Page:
Hear Built to Spill Majestically Cover Bob Dylan's '80s-Era 'Jokerman'

Idaho indie-rock giants transform 'Infidels' loper into their own gorgeously gnarled style

Built to Spill, Bob Dylan,
Built to Spill's Doug Martsch performs in July 2013 Photo by Brett Deering/Getty Images
Marc Hogan

One of the joys of delving into Bob Dylan's 35-album-deep discography is discovering even the "bad" albums often have their charms. As Rolling Stone reports, upcoming compilation Bob Dylan in the 80s: Volume One (due out March 25 via ATO) finds Deer Tick, Elvis Perkins, Reggie Watts, and the unexpected duo of Slash and Gene Ween covering songs from the decade that spans from Dylan's Christian-themed Saved to resurgent, "Most of the Time"-featuring Oh Mercy. The comp isn't limited to Dylan's proper albums, though: Perkins takes on a Dylan-fronted song from wonderful, Roy Orbison-reviving supergroup Traveling Wilburys, and Deer Tick delve into Dylan's largely disavowed 1987 Wheels of Fire soundtrack.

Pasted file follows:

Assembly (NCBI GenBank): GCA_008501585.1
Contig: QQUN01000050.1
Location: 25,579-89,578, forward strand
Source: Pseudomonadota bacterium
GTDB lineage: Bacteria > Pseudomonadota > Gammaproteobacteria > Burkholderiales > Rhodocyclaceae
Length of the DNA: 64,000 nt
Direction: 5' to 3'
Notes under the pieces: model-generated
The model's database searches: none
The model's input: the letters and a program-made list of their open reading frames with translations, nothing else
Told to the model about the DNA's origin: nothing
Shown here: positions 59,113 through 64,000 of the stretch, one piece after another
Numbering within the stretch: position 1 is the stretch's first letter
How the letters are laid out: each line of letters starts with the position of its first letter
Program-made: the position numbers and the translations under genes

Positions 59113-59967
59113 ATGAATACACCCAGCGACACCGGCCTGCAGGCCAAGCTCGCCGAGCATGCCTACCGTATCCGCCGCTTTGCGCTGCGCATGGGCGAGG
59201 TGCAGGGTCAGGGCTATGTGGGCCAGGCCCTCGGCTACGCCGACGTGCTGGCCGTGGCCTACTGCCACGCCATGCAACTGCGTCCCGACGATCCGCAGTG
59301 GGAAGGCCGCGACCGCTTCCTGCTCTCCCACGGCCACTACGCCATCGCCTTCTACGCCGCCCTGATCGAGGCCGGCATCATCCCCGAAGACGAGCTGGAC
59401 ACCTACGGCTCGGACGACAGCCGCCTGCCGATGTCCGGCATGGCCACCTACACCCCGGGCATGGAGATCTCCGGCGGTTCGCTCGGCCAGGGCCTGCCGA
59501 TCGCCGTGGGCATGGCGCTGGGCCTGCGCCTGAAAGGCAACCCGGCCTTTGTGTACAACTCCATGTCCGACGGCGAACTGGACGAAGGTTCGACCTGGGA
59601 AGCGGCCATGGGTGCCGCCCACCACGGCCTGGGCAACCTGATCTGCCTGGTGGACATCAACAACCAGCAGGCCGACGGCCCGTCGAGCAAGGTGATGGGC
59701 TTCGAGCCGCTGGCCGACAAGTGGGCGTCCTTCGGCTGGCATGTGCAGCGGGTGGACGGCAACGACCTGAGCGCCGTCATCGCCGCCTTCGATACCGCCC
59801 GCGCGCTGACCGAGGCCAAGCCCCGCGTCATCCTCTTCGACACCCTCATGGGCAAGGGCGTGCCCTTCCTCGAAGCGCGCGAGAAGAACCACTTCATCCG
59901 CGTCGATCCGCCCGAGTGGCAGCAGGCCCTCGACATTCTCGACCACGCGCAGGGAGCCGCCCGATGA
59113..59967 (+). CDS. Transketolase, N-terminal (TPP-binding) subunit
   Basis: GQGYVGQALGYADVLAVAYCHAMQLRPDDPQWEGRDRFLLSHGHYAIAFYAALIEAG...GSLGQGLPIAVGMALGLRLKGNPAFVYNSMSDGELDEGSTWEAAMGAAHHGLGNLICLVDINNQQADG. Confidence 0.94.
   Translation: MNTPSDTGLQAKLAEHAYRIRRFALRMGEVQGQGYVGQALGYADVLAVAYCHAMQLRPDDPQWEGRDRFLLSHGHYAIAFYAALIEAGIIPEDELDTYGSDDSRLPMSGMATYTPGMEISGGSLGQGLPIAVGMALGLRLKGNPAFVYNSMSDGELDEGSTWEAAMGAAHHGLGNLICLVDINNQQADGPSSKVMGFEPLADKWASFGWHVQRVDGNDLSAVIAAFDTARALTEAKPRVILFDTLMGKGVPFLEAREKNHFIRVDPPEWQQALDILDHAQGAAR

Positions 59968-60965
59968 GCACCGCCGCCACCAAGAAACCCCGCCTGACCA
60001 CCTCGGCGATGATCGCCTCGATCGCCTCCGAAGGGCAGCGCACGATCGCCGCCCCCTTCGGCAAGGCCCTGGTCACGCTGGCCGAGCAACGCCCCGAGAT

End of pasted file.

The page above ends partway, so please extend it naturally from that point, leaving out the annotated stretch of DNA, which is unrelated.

Built to Spill contribute a take on "Jokerman," which despite being from Dylan's ostensible return to secular music with 1983's Infidels is actually packed with Biblical imagery. Where the original leans heavily on preeminent reggae rhythm section Sly & Robbie, the beloved Idaho indie rockers give it the tattered glory of their own best compositions. The identity of the titular figure has been up for debate for three decades now, but regardless of whether Dylan — or BTS' Doug Martsch — might turn out to be a trickster, what matters is that their rough-hewn yarns can, per the bittersweet refrain, make the "bird fly high by the light of the moon."

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